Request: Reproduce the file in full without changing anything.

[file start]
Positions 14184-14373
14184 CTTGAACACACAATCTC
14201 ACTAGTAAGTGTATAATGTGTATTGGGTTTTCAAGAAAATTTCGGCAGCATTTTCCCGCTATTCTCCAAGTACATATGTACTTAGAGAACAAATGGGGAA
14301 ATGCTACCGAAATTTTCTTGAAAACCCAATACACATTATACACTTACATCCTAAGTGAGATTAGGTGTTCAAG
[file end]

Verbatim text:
Positions 14184-14373
14184 CTTGAACACACAATCTC
14201 ACTAGTAAGTGTATAATGTGTATTGGGTTTTCAAGAAAATTTCGGCAGCATTTTCCCGCTATTCTCCAAGTACATATGTACTTAGAGAACAAATGGGGAA
14301 ATGCTACCGAAATTTTCTTGAAAACCCAATACACATTATACACTTACATCCTAAGTGAGATTAGGTGTTCAAG